Green-fingered students have been learning more about the Commonwealth and environmental issues as part of a gardening challenge which will see them compete to be named best in show.
A group of 90 supported learning students from Pershore College are creating a special entry for the RHS Malvern Spring Festival School Garden Challenge.
Students who are studying land-based courses at the college are working with tutors to create ‘A walk through the Commonwealth’ garden featuring a range of flowers and plants native to Commonwealth countries, decorations, a water feature and a bistro garden furniture set.
The four-meter squared plot will also include themed bunting made by the students and a model of the Queen’s royal train which will travel around the edge of the raised beds.
Catering students are also set to create a special cream tea for when the garden is officially unveiled including homemade scones and jam made using fruits grown at the college.
The garden will be carbon-negative, and the college is not only using the competition as an opportunity to develop the students’ practical skills, but also as a way to learn more about the Commonwealth and the environment.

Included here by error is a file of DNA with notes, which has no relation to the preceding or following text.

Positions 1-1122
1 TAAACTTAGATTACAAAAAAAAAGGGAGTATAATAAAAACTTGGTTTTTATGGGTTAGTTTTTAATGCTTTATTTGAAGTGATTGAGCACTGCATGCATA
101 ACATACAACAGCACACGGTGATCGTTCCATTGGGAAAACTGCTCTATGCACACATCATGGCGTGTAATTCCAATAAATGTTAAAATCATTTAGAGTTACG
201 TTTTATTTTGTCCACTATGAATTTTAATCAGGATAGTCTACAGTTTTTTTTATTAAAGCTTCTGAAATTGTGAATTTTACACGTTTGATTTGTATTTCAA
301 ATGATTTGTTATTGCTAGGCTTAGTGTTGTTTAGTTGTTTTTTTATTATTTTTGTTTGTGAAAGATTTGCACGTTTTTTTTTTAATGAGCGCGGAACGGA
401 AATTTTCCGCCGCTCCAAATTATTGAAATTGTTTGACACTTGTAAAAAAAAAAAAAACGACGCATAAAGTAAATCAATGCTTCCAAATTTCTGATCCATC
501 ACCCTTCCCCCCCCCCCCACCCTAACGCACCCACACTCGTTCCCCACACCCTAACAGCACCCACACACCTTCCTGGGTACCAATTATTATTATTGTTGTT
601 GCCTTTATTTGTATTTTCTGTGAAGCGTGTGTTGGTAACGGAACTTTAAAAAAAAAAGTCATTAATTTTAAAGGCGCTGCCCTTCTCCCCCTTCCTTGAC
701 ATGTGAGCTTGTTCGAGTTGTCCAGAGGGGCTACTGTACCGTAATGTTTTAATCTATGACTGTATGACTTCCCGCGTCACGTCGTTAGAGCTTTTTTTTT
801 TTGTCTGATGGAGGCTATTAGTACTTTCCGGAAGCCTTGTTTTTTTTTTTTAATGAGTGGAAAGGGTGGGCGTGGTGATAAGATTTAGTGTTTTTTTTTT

The RHS Malvern Spring Festival is set to take place at the Three Counties Showground between May 5 and 8 where the winner will be announced.
Louise Badham, Head of Department for Supported Learning, Re-Engagement and Schools (Worcestershire) at WCG, said: “The School Garden Challenge is a fantastic opportunity for our students to create a show garden and learn about some important topics.
“The students are all aged 14 and above with special educational needs, and horticulture is proven to be very therapeutic.
“They have done an incredible amount of research into the Commonwealth to design the garden and have built it with very little support from their tutors. The research also got students talking about issues such as diversity and equality.
“We have also been keen to focus on the environment and highlight the importance of carbon reduction, with all of the hard landscaping made from recycled materials, the water feature being solar powered and the catering students making jam from fruit we have grown at the college.
“Students will also be in attendance at the show, supported by staff, which will benefit their wider social skills.
“We’re now looking forward to seeing the final elements of the garden come together and welcoming the professional team of RHS garden judges ahead of the event.”